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Poem Unlimited: New Perspectives on Poetry and Genre (Augsburg, Germany, Oct 1-3, 2015)
full name / name of organization:
University of Augsburg, Germany
When Polonius, in the second act of Hamlet, announces the theater company as the “best actors in the world, either for tragedy, comedy, history, pastoral, pastoral-comical, historical-pastoral, tragical-historical, tragical-comical-historical-pastoral, scene individable, or poem unlimited,” he points to several problems that have pervaded scholarship on poetry and genre.
While we continue to speak of poems and poetry, we have more or less deposed of the question of how poetry as a genre is defined. What definitions there are have continually been questioned by the literary experiments of the twentieth century and the new media of the twenty-first. Confronted with a vast corpus of poetry that has become un-limited in more ways than one, some scholars have developed ever more refined typologies while most have opted for another of Polonius’s strategies: an abrupt exit to escape unnerving questions. Citing poststructuralist relativism or the nominalism of the Croce school, they have rejected genre as an artificial construct that unnecessarily deters from the uniqueness of the individual text. Nonetheless generic categories remain in wide use in literary studies, as even a cursory glance at university course lists or publishers’ catalogues attests. By our very dismissal of genre as a subject of analysis we allow the same old generic categories to persist unchallenged, and almost unchanged, in academic discourse.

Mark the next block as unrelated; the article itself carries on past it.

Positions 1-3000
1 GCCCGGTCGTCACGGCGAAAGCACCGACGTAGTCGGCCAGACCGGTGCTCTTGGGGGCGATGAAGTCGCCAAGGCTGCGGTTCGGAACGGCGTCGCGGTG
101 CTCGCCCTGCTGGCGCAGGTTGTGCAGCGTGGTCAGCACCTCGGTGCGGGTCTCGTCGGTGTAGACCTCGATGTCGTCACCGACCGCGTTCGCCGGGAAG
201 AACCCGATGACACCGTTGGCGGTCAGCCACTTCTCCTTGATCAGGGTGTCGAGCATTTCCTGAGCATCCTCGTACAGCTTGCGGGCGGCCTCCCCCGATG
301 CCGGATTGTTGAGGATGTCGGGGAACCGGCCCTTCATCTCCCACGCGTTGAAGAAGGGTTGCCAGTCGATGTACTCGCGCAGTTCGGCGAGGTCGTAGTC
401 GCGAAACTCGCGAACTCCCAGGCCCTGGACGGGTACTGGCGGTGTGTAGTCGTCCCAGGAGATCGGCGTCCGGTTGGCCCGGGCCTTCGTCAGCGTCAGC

Interest in questions of genre has never really flagged in continental European scholarship, however, and it is reviving in anglophone scholarship as well. Germany has retained a particularly lively interest in genre theory through all the theoretical “turns” of the late twentieth century. Our conference aims to add to these efforts and draw renewed attention to conceptions of genre and their role in poetry studies. These conceptions may be normative or descriptive; they may question or endorse the value of genre as a category of analysis; they may sustain or dismiss the notion that a genre describable as “poetry” exists. Potential areas of analysis include but are not limited to:
The conference will take place at the University of Augsburg, Germany, from October 1-3, 2015. Keynote speakers will include Rainer Emig (Hanover) and Christopher Stokes (Exeter). If you are interested in giving a presentation (15-20 minutes) at the conference, please send a 250-word abstract including your name and institutional affiliation to both organizers by October 12, 2014.